Cementing its position
Qualcomm itself admits it doesn't give good roadmap. At its recent analyst day QCT (Qualcomm CDMA Technologies - the chip bit) group president Steve Mollenkopf attempted to address that shortfall by offering a bit more insight into future generations of its smartphone SoC - Snapdragon.
The was the unveiling of a roadmap, but it didn't really add a lot more to what has been available since the summer, or even the start of the year. That roadmap is the first slide below, but strangely absent is the QSD 8x72, which is the dual-core 1.5GHz chip Qualcomm has been, until recently, so keen to crow about. The reason is that Mollenkopf wanted to focus on the first of its new family of 28nm chips.
The new big daddy chip for 2011, it seems, is the MSM 8960. The second slide doesn't mention clock speed, but it has previously been advertised as a dual-core 1.2GHz chip running the latest Adreno 220 graphics core.
As you can see, this potentially offers five times the CPU performance, four times the graphics and - remarkably - a quarter of the power consumption of the original Snapdragon. It will start sampling next year, so that's a bit behind what Qualcomm was hoping previously.
Mollenkopf was keen to talk up the advantage of Qualcomm designing its own chip architecture. Not only does it mean Qualcomm is able to bring products to market faster than competitors who license ARM designs, he said, but it enables Qualcomm chips to operate at a better power/performance ratio. The third slide shows an MSM 8x55 versus an unnamed Cortex A8 chip.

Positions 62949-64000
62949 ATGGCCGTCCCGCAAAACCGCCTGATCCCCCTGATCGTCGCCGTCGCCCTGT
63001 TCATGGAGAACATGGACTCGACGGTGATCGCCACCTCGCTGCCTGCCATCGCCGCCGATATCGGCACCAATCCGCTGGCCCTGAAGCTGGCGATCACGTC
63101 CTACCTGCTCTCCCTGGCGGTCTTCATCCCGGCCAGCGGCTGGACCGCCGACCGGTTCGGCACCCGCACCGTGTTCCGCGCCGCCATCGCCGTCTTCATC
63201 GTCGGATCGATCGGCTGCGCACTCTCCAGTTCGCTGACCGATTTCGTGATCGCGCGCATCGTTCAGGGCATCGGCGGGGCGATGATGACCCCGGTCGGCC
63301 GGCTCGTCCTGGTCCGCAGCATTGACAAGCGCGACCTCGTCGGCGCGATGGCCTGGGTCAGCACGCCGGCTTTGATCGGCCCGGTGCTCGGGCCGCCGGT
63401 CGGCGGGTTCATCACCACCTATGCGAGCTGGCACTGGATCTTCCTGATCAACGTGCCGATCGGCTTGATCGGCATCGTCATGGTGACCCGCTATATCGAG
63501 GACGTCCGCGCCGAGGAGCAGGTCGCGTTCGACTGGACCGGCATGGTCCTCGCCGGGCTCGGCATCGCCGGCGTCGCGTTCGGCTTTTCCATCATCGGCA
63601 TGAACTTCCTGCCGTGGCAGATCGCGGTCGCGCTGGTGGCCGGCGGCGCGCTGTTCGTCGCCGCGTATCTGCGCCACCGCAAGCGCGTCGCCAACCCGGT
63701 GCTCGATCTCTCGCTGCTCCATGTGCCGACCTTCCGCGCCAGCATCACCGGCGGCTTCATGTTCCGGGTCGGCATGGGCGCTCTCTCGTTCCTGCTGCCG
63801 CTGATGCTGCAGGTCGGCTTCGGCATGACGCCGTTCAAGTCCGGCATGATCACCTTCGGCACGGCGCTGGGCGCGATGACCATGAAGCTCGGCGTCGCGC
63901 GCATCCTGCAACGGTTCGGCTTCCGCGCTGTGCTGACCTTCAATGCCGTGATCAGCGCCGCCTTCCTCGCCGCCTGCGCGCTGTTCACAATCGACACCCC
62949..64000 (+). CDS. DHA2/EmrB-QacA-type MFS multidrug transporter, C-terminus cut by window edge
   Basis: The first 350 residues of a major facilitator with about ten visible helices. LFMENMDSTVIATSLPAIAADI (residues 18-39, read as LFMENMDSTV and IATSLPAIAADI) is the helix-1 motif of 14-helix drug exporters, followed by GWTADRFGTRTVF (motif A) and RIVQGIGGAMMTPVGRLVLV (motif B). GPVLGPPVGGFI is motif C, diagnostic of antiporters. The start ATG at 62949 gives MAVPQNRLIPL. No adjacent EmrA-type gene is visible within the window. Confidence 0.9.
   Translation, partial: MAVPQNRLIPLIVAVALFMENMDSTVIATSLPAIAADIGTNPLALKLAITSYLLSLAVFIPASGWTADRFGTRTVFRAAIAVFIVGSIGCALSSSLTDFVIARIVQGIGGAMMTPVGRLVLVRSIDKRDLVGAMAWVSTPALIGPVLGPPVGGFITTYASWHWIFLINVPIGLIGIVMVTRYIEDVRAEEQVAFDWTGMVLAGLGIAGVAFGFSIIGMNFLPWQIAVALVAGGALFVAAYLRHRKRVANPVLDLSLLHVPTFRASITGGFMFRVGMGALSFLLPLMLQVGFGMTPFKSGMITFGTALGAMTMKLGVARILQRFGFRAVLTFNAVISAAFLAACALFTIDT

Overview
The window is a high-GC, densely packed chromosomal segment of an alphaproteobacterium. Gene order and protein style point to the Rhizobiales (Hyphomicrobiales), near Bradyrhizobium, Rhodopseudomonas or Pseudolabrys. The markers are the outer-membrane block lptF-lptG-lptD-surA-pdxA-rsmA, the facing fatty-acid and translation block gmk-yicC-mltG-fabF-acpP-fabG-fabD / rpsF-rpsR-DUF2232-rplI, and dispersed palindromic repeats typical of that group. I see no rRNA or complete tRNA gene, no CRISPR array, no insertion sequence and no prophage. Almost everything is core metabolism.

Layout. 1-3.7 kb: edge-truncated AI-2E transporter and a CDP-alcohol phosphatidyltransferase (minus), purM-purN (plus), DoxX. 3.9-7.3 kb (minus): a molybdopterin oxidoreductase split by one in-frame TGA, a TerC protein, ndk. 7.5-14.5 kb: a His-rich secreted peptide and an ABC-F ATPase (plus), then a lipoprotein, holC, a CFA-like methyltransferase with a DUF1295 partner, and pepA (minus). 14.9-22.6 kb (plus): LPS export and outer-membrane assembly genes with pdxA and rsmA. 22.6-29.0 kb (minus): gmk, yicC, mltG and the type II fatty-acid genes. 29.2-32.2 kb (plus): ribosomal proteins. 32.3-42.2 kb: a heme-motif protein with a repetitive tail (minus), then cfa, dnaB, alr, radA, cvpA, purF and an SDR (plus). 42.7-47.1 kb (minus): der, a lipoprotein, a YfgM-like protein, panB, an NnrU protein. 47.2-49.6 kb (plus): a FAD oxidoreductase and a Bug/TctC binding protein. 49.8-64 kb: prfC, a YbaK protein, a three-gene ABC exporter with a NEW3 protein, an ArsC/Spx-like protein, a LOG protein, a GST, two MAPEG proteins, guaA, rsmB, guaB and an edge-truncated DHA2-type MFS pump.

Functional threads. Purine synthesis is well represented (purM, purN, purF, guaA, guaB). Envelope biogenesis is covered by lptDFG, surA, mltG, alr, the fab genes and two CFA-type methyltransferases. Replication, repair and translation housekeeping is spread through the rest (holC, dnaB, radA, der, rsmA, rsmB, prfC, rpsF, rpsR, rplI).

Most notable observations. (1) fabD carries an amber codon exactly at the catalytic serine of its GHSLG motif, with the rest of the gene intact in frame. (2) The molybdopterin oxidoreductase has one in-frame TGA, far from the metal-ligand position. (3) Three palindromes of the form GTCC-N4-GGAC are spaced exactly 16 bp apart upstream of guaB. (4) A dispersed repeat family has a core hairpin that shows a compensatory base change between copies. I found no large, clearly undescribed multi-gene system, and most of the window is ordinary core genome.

But Mollenkopf seemed as excited about the ‘multi-mode' nature of the MSM 8960 as its performance; it will be the first chip to integrate 3G and LTE (4G). This combination of performance, power draw and 4G looks like a pretty compelling proposition and should halp Qualcomm to cement its position at the smartphone chip leader in 2011. No wonder it's not bothering to talk about the QSD 8x72.
Qualcomm also reaffirmed its outlook for the 2011 fiscal year, which in these uncertain times seems to have been enough to lift its shares by around five percent.